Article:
Film Review: Spider-Man 3


Film: Spider-Man 3


Director: Sam Raimi


Cast: Tobey Maguire, Kirsten Dunst, James Franco, Thomas Haden Church, Topher Grace


Rating: 3.5/5


Spider-Man is back… only this time far better and a wee bit bad unlike ever before. Spider-Man 3 has action, thrill, drama and a whole lot more. The best part is that you just can’t seem to get enough.


While the earlier films had already established the three major characters, Peter Parker aka Spider-Man (Tobey Maguire), Mary Jane (Kirsten Dunst) and Harry (James Franco), this film moves ahead and addresses the complex web of relationships amongst the three.


Other aspects such as Harry’s urge to settle score with Spider Man, avenging his father’s death and Parker’s search for his uncle’s assassin reaches a new crescendo. And as if this wasn’t enough for Spider-Man, he additionally has to battle it out with Sandman (Thomas Hayden Church) and Venom. What follows is prevalence of the good over evil and spells of lament, regret and sorrow.


While there’s so much going on in the plot, all you can think about is how wonderfully crafted this film is. This flick will have you on the edge of your seat from beginning to end. The film is unbelievably slick and sharp. The director laudably gives the first time watchers and those with a short term memory, a recap of what happened in the previous film and all this while the cast credits flash across the screen. Hence no time is wasted in providing you with the all new action and adventure.

A good screenplay is that which gets you involved and respond to the ongoings at the right moments and this film does just that. There isn’t a second that the film leaves you with to question the actions on screen. The cinematic experience is first class and is unrivaled. There is a stylistic cohesiveness that runs through the film and acts as the binding force to the gripping plot.


The approach of handling emotional conflicts and each character’s motive is commendable; this may very well be the reason you choose to watch this film. The level of detailing and justification, where necessary, provides the viewer with a sense of understanding of each character, which is seen in very few films. Moreover each aspect is identifiable yet manages to blend in to make one grand narrative.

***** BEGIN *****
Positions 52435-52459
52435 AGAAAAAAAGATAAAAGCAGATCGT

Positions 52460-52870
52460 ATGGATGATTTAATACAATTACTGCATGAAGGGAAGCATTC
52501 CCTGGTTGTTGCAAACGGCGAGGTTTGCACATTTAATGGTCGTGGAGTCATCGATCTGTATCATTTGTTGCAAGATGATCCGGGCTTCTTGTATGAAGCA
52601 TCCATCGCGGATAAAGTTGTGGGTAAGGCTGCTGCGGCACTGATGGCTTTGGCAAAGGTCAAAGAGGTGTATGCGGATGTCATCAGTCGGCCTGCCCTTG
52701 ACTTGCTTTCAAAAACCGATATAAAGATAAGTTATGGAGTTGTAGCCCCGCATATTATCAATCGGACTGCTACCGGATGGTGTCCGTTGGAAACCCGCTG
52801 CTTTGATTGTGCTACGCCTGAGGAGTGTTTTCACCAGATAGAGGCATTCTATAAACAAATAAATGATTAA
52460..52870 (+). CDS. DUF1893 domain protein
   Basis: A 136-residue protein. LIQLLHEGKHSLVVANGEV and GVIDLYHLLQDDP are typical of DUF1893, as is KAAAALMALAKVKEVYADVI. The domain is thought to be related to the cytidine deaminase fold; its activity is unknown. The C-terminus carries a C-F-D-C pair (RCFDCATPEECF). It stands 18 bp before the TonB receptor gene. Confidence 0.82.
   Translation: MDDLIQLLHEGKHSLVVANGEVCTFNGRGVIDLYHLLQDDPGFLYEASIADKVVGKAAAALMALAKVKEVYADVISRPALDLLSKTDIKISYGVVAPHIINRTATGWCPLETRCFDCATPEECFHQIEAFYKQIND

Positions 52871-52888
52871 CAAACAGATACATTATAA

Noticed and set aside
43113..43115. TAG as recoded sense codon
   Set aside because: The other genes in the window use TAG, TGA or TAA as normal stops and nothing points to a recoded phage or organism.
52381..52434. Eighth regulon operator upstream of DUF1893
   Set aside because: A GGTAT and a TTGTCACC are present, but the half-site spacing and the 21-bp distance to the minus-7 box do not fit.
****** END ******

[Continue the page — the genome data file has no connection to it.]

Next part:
The production values are at an all time high. The visual effects and stunts are so remarkably finished, that it leaves you bowled over. The lighting of each character and scene aids perfectly in creating the mood, details that are often overlooked by filmmakers. The special effect is another area that renders the film with being one based on a superhero. It is like watching Spider Man do exactly what he does in the comic strip, the insane camera angles and stunts are way beyond anything one would have seen or imagined. The best part is the fact that it is done with so much conviction that you end up believing every bit of it. The climax and the action scenes send you off on a roller coaster ride… one which you never want to get off.


This film makes for a great case study especially because it is so well scripted that the Spider Man merchandise is brilliantly placed in the backdrop of the film, enforcing the cult status it has achieved. Additionally, if we deconstruct the film, the portrayal of Spider Man against Spider Man (the good versus the evil) would further enforce the super hero status he already possesses, further bolstering the perception of the character’s ability. It also gives the viewer something more as compared to the previous films thus raising the bar to figure out what to expect in the forthcoming film.


One grey area the film has is the poorly written dialogues. The choice of words in certain scenes make you question if you had come to watch a soap. The theatrical nature of the dialogues is perhaps the only bland ingredient in this tasty curry. Lines such as ‘Uncle Ben wouldn’t want us living with revenge in our hearts, it’s like a poison. It can take you over and turn us into something ugly;’ and ‘We’ve all done terrible things to each other, but we have to forgive each other. Or everything;’ leave you wondering where this film is headed. However when the action is back on you forget it all.


Although funny, the sessions of humour that were thrown in seemed out of place. Additionally past the first half Parker’s story seemed to be going on a tangent with an over the top portrayal of his self obsessed character, but soon enough was back on track and the story moved ahead. Questioning of various motives make no sense as all of it is already established in the comic and raising questions turns to a pointless exercise.


On the acting line, each one stays true to their character. Maguire, Dunst and Franco play their roles to the T and their careful and finer expressions like twitching the eyebrow and constricting their facial muscle adds the icing to the brilliant performance. Grace, who so far has not delivered a jaw dropping performance, continues the streak and is strictly OK in this film. The man who outshines everyone is Thomas Haden Church, who seems to have given everything the character required and carries off his role with panache.


This film makes you impatiently wait for Spider-Man 4 in anticipation of what it will have to offer. Spider-Man 3 is a must watch, you seriously cannot afford to miss this.